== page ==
• Friday was devoted to stressing out over that aforementioned closing. The competition starts at 6pm, I leave my apartment around 5:00pm to make sure I’ve got plenty of time to make the 20min drive, and what happens? I get a flat tire :beatup: And even though I’m pretty adept at changing tires and making car repairs in general2 I couldn’t get the doggone thing taken off the car — I bought new tires back in the frigidity of December, they were installed by the shop, and with the warm weather basically the rim got stuck to the brake drum. So I had to frantically get in touch with one of the folks from the trial team and hitch a ride to campus.
  • Luckily I made it to the law school in time to still check in and participate, and did well enough to advance to the final round on Sunday. Then worked for another hour or so after to finally get the dead tire off my car and put the donut on :beatup:
  • On Friday I also filed to run for Treasurer of our Student Bar Association.  Clearly I didn’t learn my lesson from last time. Elections are this Thursday so we’ll see how it goes.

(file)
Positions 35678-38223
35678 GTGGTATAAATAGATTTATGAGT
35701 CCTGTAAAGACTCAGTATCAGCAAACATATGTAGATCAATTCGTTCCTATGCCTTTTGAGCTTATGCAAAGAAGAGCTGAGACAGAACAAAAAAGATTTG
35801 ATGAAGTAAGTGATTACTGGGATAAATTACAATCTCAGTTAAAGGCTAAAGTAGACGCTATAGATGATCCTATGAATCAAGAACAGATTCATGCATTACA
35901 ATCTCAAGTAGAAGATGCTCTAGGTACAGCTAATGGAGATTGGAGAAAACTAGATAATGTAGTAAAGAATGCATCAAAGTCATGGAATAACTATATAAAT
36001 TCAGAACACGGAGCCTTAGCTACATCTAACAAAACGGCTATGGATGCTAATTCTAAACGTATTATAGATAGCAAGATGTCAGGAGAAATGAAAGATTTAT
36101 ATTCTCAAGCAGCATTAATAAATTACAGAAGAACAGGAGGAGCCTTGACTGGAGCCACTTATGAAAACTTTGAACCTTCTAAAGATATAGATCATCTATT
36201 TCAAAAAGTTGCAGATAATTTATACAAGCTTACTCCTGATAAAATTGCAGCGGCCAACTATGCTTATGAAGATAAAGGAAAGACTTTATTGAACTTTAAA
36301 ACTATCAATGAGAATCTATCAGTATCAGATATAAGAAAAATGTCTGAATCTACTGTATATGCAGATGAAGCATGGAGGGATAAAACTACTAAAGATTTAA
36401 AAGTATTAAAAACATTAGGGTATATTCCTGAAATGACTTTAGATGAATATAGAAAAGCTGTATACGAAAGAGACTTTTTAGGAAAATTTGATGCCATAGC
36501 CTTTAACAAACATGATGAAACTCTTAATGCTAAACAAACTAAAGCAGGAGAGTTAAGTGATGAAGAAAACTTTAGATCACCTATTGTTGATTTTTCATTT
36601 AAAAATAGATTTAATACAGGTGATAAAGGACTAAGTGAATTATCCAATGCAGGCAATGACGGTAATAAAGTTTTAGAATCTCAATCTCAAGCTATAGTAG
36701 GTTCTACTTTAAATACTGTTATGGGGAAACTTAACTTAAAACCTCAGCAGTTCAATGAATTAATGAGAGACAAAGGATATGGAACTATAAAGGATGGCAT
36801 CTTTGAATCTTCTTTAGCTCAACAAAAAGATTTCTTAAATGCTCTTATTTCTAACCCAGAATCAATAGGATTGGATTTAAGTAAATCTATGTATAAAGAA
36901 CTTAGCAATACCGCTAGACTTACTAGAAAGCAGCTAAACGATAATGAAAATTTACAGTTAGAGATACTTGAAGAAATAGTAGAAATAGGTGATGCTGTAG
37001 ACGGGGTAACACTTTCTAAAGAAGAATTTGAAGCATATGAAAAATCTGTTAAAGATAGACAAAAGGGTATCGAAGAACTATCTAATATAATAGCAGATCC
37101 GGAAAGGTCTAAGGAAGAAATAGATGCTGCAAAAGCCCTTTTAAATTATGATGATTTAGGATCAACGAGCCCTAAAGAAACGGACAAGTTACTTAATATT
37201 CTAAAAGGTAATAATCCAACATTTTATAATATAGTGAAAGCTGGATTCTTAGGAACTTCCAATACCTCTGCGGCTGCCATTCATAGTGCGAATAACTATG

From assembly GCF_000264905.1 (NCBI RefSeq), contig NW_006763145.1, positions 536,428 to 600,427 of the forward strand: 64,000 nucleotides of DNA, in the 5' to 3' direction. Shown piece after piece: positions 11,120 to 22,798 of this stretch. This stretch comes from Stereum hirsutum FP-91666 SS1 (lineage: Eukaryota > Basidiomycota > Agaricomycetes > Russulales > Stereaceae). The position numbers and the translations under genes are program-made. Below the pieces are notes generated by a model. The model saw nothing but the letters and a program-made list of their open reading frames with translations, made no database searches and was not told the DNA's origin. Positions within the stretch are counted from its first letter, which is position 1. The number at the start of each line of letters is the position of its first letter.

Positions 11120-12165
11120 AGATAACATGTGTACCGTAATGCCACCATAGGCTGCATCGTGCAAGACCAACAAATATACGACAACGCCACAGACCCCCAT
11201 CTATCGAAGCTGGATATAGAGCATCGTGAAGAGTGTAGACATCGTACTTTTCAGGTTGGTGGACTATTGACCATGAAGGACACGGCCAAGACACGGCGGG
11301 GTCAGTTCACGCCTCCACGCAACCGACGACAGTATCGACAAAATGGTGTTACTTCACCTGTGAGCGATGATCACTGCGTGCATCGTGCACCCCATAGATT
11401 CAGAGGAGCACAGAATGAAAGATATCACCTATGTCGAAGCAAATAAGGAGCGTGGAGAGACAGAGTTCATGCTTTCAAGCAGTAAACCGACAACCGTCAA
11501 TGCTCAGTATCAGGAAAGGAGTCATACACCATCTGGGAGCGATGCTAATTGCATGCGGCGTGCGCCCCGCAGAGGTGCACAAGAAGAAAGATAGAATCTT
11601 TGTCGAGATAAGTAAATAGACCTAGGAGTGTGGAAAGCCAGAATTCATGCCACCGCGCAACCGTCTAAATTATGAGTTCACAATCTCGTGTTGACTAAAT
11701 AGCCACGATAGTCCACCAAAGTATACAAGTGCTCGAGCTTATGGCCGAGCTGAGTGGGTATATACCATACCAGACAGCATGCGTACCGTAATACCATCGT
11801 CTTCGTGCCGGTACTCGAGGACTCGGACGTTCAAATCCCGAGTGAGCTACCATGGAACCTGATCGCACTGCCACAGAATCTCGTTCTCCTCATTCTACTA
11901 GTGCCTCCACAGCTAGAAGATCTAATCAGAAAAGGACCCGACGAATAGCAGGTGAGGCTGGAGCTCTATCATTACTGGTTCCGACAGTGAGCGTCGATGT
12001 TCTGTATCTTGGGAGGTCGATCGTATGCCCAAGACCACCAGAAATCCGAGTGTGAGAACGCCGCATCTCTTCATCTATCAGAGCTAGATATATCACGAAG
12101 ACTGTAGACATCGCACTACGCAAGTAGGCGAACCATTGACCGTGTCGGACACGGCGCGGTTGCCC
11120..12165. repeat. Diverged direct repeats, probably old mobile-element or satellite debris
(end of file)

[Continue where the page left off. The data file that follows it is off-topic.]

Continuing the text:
• Saturday was Wii Day — I cleaned up the house, got the tire patched, talked with Madame Prosecutor about law school miscellany, then spent the entire evening/night playing Wii. Probably should have been studying, but damn it felt good to relax.
  • Then yesterday was spent stressing out about the Closing Argument finals,3 then afterwards heading home and starting to study for Monday classes…
  • …at which point I realized I hadn’t figured out my schedule for Fall 2010 :)
  • Then this morning I woke up bright early, successfully registered for 8am classes (I’ll post the schedule later), went to CivPro, talked to Professor Ks about my dismal Contracts midterm, and then went to the auto shop… where I’ve been sitting ever since :beatup:

So yeah, that catches y’all up on the craziness that has been my life for the past few days :) Hope all of you have a great afternoon! :D

  1. “Define ‘even more,’ you ask? I’ll put it to you like this — I’m never buying another Ford unless I’m given a really sweet deal. []
  2. Because, if you couldn’t tell from the opening sentence, my Ford is a piece of mechanical @#$%. []
  3. Made sure to leave 2 hours early this time, just in case I got another flat :beatup: []

Tags: ,


This is what law school does to you…

Posted by T. Greg Doucette on Mar 17, 2010 in The 1L Life

[Quick note: The traffic spikes continue. For the month of March we were averaging ~900 pageviews a day here at law:/dev/null; the average for the past 24 hours has been 2,500+ from ~1,600 unique IP addresses. In case you’re one of those new folks, (1) hi! :D and (2) you’re probably looking for Monday’s entry about those crazy folks over at the Pope Center for Higher Education Policy. Enjoy. -TDot]